Griffiths on mobile - Will ticketing by text make marketing a walk in the park?

With the summer festival season in full swing it seems that the take-up of mobile marketing services has, thus far, been better than our English summer. Much better in fact.

After three years of enthusing about the idea we are finally starting to see the first real mass-market use of barcodes on mobiles for the redemption of goods, via sales promotions. For example, at Capital's Party in the Park events around the country, more than 65 per cent of tickets were secured via mobile ticketing, with Juniper Research predicting that European purchases for tickets over mobile devices will see revenues totalling £21 billion by 2009.

This is great for the industry. Although it is now accepted that there is a strong link between mobile users and music lovers, as demonstrated through ringtones and music downloads, there has, until now, been little noise about the applications needed to manage transactions over mobile securely, or the products that provide easy-to-use, web-based tools for SMS campaigns.

The industry's long-term goal has been to provide barcode-style applications for mobile products. With this issue close to resolution, it paves the way for applications where all digital technology potentially enhances the benefits for all audiences.

Strategy Analytics forecasts that by 2008, 35 million users around the world will download about 635 million music files to portable devices over wireless networks, generating revenues of more than $1bn. The potential for sales is greater, removing the reliance on expensive high street stores. Customer experience is improved: record labels and third parties can provide music video, promotional material and tickets, to name just a few - all at the point of sale.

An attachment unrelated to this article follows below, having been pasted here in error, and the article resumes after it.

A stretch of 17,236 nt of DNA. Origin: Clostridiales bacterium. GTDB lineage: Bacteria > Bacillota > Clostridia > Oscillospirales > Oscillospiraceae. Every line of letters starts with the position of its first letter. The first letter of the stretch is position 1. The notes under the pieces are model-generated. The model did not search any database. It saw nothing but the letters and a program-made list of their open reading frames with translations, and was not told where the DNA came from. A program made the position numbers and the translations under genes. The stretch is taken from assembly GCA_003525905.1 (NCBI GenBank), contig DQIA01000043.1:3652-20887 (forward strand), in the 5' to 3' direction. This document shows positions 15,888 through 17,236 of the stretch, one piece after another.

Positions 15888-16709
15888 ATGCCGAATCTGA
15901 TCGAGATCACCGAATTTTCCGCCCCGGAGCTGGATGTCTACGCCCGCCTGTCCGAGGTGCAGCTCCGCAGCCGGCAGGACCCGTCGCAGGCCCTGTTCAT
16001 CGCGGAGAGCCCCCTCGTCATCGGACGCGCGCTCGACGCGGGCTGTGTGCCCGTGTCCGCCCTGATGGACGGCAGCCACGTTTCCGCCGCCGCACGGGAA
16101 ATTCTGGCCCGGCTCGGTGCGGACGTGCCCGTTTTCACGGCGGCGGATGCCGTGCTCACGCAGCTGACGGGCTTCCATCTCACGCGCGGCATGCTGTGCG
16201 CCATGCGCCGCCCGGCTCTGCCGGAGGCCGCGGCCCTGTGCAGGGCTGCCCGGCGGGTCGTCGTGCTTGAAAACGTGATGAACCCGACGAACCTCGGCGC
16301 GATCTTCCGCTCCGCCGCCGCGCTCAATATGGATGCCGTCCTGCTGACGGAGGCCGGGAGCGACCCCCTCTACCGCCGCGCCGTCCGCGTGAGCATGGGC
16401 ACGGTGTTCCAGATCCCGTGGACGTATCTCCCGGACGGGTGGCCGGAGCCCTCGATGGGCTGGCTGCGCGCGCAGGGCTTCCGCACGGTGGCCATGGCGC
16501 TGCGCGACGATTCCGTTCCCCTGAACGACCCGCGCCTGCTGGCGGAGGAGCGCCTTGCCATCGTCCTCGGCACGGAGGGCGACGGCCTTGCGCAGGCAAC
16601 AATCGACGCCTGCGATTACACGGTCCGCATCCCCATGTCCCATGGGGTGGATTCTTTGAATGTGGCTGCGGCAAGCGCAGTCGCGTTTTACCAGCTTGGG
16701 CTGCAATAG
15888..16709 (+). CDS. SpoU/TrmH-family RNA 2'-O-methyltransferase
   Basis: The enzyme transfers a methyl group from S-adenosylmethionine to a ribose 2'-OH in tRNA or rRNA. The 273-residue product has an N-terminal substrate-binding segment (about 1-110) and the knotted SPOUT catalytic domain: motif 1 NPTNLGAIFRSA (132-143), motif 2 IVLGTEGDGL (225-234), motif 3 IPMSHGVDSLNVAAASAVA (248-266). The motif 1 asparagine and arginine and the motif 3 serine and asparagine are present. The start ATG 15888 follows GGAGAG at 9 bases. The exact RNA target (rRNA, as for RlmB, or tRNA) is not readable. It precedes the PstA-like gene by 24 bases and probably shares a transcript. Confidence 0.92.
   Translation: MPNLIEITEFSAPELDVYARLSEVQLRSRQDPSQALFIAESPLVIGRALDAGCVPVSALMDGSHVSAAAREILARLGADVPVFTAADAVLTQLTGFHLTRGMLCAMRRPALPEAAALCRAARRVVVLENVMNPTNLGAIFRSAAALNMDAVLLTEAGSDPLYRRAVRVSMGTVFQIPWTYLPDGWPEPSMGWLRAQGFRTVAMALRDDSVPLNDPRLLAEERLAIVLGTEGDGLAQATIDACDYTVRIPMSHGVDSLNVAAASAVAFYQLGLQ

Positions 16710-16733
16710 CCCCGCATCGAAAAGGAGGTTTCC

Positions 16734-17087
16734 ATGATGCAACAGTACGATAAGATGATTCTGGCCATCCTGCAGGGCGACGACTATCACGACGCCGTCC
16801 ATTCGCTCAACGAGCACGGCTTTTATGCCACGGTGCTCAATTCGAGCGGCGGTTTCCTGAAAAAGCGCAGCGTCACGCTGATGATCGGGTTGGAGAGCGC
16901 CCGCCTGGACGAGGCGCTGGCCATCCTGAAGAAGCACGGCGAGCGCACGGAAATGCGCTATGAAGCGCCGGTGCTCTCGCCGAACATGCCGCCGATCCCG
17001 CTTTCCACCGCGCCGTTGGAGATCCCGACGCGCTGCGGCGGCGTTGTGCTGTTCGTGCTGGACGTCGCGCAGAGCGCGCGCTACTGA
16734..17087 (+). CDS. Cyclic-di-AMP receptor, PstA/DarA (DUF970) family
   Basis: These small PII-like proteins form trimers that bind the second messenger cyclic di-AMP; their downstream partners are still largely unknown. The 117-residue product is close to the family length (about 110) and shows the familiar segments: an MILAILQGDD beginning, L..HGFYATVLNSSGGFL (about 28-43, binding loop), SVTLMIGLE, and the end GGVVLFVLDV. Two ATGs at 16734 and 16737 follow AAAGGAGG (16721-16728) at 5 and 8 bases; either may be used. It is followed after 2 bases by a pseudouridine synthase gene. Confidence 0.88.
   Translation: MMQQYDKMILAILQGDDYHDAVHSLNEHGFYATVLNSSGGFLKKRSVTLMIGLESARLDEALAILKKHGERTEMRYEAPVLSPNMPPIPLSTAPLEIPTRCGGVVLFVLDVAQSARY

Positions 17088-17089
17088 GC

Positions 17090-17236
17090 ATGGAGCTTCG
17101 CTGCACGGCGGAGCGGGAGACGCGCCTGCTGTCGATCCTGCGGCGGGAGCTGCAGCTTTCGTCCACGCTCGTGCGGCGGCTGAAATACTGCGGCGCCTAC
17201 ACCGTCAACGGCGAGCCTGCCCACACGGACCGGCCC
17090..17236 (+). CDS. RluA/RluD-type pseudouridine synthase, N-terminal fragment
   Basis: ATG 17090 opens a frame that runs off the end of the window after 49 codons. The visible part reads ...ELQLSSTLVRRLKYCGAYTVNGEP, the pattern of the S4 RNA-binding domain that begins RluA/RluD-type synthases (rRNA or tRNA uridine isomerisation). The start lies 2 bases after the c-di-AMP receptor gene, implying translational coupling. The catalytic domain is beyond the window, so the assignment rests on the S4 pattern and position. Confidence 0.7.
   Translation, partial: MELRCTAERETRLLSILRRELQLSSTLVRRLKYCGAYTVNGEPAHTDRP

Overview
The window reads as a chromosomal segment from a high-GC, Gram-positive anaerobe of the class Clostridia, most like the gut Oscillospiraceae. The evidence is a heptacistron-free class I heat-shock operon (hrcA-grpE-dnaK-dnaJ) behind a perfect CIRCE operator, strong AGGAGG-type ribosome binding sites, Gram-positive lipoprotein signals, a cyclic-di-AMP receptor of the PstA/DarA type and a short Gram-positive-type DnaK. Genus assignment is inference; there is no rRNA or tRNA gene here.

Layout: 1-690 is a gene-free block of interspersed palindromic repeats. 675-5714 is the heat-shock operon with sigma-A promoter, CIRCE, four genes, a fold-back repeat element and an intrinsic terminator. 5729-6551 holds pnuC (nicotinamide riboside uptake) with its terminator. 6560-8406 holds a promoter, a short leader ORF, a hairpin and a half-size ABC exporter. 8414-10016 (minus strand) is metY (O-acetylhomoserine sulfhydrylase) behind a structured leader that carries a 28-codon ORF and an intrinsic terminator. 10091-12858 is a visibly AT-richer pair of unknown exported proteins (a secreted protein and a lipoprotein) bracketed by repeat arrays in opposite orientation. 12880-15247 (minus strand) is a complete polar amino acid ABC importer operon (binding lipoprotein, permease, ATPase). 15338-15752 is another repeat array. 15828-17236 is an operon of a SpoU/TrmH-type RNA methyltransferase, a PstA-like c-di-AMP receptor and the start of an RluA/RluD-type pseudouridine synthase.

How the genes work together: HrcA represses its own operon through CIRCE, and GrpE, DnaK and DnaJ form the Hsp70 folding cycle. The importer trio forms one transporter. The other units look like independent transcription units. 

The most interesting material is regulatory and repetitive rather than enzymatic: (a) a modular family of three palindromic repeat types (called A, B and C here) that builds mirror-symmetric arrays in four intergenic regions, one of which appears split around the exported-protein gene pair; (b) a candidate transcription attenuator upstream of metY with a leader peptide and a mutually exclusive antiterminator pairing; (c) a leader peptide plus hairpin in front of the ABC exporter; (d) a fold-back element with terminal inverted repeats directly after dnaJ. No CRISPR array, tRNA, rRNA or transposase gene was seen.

The key to the success of all this is patience. While mobile content works best through effective partnership and non-exclusive relationships, it is the integration of devices that will really drive the uptake of 'over-the-air' music services. When we launched our digital music player, our own research proved that devices would be central to any over-the-air download service.

Applications such as ticketing and text-to-screen all help to provide additional revenue services for marketers and content providers, but the key to a richer user experience is through device integration - and that will continue long after the sun has gone down on the last festival this summer.

Hugh Griffiths, head of data products, O2 (hugh.griffiths@O2.com).

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